Pvt. Harley Woodrow Coulter
Pvt. Harley Woodrow Coulter was the son of Mack and Ora Coulter.
He was born on December 23, 1919, in Dover, Tennessee. Harley attended Dover
Schools until the age of sixteen, when he left school and moved from
Dover to Columbus, Georgia.
On April 3, 1939, Harley enlisted in the U. S. Army at Fort Benning, Georgia. There he was assigned to D Company, 66th Infantry, Light Tanks. While training at Ft. Benning, Harley qualified as a truck driver and a tank driver. He was later assigned to the 753rd Tank Battalion.
In the late summer of 1941, Harley with the 753rd was sent to Camp Polk in Louisiana. Although at the camp, the 753rd did not take part in the maneuvers. It was after these maneuvers at Camp Polk, that Harley volunteered to join the 192nd Tank Battalion which was preparing for duty overseas. After he volunteered he was assigned to B Company.
Harley and the other members of B Company loaded their tanks and other equipment onto a train and traveled west to California. Arriving in San Francisco, the members of B Company spent a couple of days on the island awaiting the arrival of the other companies of the 192nd.
Sailing on the Hugh L. Scott, the 192nd was given a leave of two days at Honolulu, Hawaii upon arriving there. They would sail for the Philippines under blackout conditions. When a unknown ship was spotted, the escort ships took off after the ship. The ship later was identified as belonging to a neutral country.
Upon arriving in Manila, the members of the 192nd were rushed to Ft. Stotsenburg. There they were assigned to tents along the main road between the fort and Clark Airfield.
On December 8, 1941, Harley and the other members of the tank battalion were guarding the perimeter of Clark Field when Japanese planes appeared. At first, the soldiers believed the planes were American. It was only when the bombs began exploding that they knew the planes were Japanese.
For the next four months, Harley worked with Walter Tucker in getting ammunition and food to the tank crews. Although he was not involved in combat, Harley lived through the constant shelling and strafing by Japanese planes.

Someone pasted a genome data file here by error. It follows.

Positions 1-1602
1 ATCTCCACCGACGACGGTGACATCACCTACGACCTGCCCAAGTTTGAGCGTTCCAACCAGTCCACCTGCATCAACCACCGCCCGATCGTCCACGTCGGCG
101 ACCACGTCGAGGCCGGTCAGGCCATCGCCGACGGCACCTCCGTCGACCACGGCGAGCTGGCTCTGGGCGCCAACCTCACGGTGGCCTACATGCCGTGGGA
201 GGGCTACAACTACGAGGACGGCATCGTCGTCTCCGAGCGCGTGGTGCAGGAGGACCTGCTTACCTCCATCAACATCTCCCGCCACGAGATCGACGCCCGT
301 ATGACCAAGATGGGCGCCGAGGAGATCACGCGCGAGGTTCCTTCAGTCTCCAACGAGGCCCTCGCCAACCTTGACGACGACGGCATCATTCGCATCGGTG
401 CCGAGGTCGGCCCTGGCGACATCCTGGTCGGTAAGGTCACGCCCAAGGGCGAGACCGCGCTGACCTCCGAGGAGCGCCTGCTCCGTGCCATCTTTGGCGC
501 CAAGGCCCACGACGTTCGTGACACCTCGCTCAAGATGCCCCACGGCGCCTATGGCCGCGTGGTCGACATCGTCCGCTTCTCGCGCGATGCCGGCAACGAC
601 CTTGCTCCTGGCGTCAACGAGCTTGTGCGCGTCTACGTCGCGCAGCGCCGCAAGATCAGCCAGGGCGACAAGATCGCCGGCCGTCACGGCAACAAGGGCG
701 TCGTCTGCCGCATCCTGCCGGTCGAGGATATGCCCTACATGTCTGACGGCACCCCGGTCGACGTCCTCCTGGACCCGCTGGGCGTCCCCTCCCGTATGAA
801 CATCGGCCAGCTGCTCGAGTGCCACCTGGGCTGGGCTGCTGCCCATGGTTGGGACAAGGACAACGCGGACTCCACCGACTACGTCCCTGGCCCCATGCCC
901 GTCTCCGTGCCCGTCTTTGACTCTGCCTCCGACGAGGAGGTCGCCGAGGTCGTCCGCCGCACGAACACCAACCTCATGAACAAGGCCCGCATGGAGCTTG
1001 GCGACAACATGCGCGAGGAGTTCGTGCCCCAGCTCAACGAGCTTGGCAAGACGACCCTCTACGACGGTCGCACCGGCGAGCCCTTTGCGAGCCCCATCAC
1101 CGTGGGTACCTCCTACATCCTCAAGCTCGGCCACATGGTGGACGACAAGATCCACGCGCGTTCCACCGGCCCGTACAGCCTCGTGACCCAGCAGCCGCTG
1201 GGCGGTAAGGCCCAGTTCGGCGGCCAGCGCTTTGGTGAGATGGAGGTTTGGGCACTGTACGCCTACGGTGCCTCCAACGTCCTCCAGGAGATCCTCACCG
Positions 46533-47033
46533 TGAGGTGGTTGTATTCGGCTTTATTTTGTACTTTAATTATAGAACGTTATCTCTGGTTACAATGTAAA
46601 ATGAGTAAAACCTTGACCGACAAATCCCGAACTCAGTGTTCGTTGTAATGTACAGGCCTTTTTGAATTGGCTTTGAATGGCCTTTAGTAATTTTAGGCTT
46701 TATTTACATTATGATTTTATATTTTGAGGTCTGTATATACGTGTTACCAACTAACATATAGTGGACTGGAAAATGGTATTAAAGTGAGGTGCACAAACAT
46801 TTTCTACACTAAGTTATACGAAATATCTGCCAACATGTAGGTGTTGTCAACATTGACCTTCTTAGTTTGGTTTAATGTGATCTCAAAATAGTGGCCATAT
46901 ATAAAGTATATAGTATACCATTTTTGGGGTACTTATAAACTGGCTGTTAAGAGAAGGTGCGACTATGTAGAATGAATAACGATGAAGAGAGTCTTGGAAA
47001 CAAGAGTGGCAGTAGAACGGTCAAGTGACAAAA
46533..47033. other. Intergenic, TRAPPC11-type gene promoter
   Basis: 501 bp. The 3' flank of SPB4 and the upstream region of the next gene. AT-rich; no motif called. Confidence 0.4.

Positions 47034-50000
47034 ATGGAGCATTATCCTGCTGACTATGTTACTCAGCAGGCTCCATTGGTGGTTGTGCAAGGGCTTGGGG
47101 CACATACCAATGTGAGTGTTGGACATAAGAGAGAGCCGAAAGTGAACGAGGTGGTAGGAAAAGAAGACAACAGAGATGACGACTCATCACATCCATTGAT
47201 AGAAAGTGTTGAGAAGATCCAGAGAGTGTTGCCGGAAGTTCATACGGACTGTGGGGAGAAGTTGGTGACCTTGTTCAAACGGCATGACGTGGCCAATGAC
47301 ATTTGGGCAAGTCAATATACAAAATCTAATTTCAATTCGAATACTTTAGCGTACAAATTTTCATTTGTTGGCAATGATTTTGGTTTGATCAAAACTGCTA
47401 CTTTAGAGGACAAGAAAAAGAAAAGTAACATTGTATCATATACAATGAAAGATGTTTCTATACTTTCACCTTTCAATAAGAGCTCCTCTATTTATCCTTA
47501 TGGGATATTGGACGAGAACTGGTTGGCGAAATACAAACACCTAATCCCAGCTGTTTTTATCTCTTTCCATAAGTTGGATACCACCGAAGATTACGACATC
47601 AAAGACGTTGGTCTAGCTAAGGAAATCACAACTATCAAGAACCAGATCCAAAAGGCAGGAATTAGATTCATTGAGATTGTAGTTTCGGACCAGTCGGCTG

On April 9, 1942, Harley with the other members of the 192nd became Prisoners Of War. He and the other members of his company made their way to Mariveles where they started what became known as the death march.
Harley did the march with other members of the 192nd. It would take them five days to complete the march. One of the men Harley marched with was Walter Tucker. Like the other prisoners, Harley went without food or water for days. This resulted in men falling out and being killed by the Japanese.
Near the end of the march, Walter Tucker had an attack of malaria. Harley's and Walter's other friends knowing that if he fell out he would be executed, carried Walter to San Fernando. There they were boarded onto a train and shipped to Capas. Disembarking the boxcar, the POWs walked the last few miles to Camp O'Donnell.
Life in Camp O'Donnell was so bad that men died by the dozens. To get out of the camp, Harley and Walter Tucker volunteered to go out on the work detail recover destroyed vehicles as scrap metal for the Japanese.
The POWs would tie the vehicles together with ropes. Then each man would steer the vehicles as they were towed to San Fernando. From there they were taken to Manila.
When the detail ended, Harley and the other men were sent to Cabanatuan. Harley was selected to go out to build runways on the Las Pins Detail. The POWs worked at an airfield outside of Manila. On September 21, the POWs saw their first American planes in over two years. The planes flew over the airfield and bombed and strafed it. The next day, September 22nd, the detail was ended and the POWs were sent to Bilibid Prison for processing for shipment to Japan.
From Bilibid, Harley was sent to the Port Area of Manila. There he was boarded onto the the Oryoku Maru. The ship sailed for Formosa but off the coast of Luzon came under attack by American fighters. When the pilots saw the large numbers of men abandoning ship they halted the attack. It was then that they realized that they had been attacking a prisoner ship.
Harley and the other survivors of the attack swam to shore. Once on shore, they were held on a tennis court. The Japanese asked the POWs if any of them were too ill to continue the trip. These men were put on a truck and taken into the mountains. They were never seen again.
The remaining POWs were sent by train back to Manila. They were boarded onto another ship, the Enoura Maru. The ship sailed from Manila and arrived at Formosa. While docked in port, the ship came under attack from American fighters. One bomb during the attack exploded in one of the ship's holds killing many POWs and wounding many others.
The surviving prisoners, including Harley, were transferred to a third ship, the Brazil Maru. This ship made the final leg of the voyage safely. On January 29, 1945, the ship arrived at Moji, Japan. It was during the arrival that Pvt. Harley W. Coulter died in the hold of the ship.
The exact cause of Harley's death is unknown. He may have been wounded during aerial attack at Formosa and died of his wounds or, as reported in the battalion report after the war, he may have died of colitis.
It is not known if Harley's body was thrown overboard or if his remains were taken ashore and cremated. After the war, his family had a memorial dedicated to Harley at Ft. Mitchell National Cemetery in Phoenix City, Alabama. He is also memorialized at the American Military Cemetery in Hawaii.